6 Leadership Lessons from Software Development
If you have a smartphone, which statistics suggest that most of you do, then you are very familiar with messages letting you know that “an update is available” for the phone itself or one of the dozens of apps that likely live on your phone. It seems like there is an update for something on my phone nearly everyday.
If you are a little on the obsessive-compulsive side it can drive you nuts. Five minutes after you finally get the number in the red circle on your iPhone to disappear, it’s back.
As users of smartphones and tablets, we have become much more aware of the constant tweaking, updating, and bug-fixing that goes into software development.
But have you ever thought about what software development can teach us about leadership development? Here are six lessons that I have learned.
1. Leadership’s minimum viable product.
In creating new software applications and getting them off the ground, there is a phrase used…minimum viable product. Developers ask themselves, “What is the minimum functionality the application needs in order to be useful and viable?” It is a question that is used to focus efforts and resources on the most important features the application will require and avoid pouring resources into bells and whistles.
In the same way, you, as a leader, will likely start small as well. CEOs don’t start as CEOs. They start in the lower ranks of the company, lead well from where they are, prove themselves, and ultimately find, or are given, opportunities to lead larger and larger segments of the organization.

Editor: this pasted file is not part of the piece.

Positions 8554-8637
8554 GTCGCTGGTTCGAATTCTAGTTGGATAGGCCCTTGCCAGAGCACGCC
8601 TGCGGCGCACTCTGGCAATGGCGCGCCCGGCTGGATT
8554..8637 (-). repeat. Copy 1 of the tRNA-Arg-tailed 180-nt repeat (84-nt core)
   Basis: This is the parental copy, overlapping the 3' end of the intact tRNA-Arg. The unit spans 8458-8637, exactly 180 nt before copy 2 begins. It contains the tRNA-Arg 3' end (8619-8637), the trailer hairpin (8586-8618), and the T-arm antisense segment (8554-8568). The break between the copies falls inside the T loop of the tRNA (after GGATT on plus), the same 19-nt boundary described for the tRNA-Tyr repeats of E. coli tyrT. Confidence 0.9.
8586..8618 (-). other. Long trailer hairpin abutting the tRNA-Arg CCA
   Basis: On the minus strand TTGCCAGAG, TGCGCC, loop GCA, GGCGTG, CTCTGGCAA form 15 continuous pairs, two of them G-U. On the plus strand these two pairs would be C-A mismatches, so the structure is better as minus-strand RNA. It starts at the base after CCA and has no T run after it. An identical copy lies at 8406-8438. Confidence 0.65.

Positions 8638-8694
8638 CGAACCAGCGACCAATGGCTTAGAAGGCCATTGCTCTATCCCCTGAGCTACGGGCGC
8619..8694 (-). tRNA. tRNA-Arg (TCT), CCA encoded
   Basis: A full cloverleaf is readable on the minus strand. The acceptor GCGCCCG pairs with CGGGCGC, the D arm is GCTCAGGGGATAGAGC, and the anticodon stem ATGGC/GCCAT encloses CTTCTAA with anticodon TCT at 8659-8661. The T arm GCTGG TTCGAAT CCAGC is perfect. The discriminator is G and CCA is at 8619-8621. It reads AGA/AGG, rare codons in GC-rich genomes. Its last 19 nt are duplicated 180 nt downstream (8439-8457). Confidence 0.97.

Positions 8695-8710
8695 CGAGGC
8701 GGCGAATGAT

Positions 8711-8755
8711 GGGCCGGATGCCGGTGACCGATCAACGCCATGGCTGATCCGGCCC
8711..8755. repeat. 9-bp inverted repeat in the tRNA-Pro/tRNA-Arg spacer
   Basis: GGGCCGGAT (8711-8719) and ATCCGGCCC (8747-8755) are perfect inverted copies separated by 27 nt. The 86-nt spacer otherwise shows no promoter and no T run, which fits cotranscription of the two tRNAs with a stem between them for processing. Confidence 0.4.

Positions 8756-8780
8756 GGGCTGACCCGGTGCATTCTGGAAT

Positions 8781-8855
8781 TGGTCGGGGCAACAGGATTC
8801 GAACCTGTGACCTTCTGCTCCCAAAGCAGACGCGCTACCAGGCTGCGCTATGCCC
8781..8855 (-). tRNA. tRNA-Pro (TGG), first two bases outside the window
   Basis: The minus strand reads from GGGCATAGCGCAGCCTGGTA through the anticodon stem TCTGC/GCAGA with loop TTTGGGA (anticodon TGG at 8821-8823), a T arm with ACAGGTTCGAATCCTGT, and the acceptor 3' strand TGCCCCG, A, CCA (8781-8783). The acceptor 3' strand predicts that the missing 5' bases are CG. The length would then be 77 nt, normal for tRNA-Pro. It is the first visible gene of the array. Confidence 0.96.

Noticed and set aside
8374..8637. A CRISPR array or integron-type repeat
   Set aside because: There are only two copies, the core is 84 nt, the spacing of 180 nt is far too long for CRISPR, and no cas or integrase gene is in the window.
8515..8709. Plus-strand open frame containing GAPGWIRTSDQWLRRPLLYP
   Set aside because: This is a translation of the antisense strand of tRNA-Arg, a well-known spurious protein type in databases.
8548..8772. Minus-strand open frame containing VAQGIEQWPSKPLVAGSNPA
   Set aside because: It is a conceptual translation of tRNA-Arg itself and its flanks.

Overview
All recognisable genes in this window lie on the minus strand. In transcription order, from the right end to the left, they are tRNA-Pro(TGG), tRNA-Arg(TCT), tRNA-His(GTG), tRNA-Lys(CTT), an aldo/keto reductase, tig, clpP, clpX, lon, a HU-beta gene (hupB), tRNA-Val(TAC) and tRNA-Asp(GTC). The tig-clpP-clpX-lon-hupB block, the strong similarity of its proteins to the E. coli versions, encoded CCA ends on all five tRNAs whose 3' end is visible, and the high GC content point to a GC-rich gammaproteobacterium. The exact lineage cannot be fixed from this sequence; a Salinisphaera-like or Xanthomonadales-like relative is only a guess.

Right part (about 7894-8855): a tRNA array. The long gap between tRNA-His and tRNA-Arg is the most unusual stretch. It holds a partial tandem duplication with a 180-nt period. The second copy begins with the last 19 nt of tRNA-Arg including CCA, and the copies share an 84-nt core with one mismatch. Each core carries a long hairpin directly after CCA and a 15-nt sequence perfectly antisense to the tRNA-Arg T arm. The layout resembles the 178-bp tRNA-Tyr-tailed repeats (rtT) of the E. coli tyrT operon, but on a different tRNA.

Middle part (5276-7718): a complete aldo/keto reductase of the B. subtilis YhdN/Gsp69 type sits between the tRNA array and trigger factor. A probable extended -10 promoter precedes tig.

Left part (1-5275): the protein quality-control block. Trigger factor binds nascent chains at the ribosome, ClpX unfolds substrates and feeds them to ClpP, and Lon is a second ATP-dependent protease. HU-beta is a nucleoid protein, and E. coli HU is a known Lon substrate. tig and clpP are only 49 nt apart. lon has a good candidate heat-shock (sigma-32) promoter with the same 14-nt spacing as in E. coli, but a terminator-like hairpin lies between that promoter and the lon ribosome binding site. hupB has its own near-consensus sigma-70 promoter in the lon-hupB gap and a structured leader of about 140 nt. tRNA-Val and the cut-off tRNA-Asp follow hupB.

Leadership starts where you are, not where you want to be. Do you want to grow as a leader and be given greater responsibility? Then spend time figuring out how you can lead well from where you are.
2. Leadership is an iterative process.
For software to continue to hold marketshare, it must continue to iterate. It must incrementally add features, improve the UI, become more intuitive, etc. When you stop seeing updates for a software product, it’s more than likely that it is on its way out.
The same is true for leaders. In order to continue to lead well, you must always be be improving your skills, learning from experiences, and growing your overall leadership. When you stop iterating as a leader, you are, practically speaking, on your way out.
And like software, those iterations in your leadership may be small, otherwise unobservable tweaks that often go unnoticed much like “bug fixes” in software. Or they may be more substantial shifts in your leadership perspective that change many aspects of how you lead.
Are you in need of a “bug fix” or are you ready for “version 2.0”? What can you do next to improve, learn, and grow?
3. Developing a leadership roadmap.
Software developers often follow a roadmap of what features or changes are planned in the future. It’s prioritized around key improvements and added features so teams of developers know where to focus their efforts. These roadmaps are often heavily influenced by feedback from end users.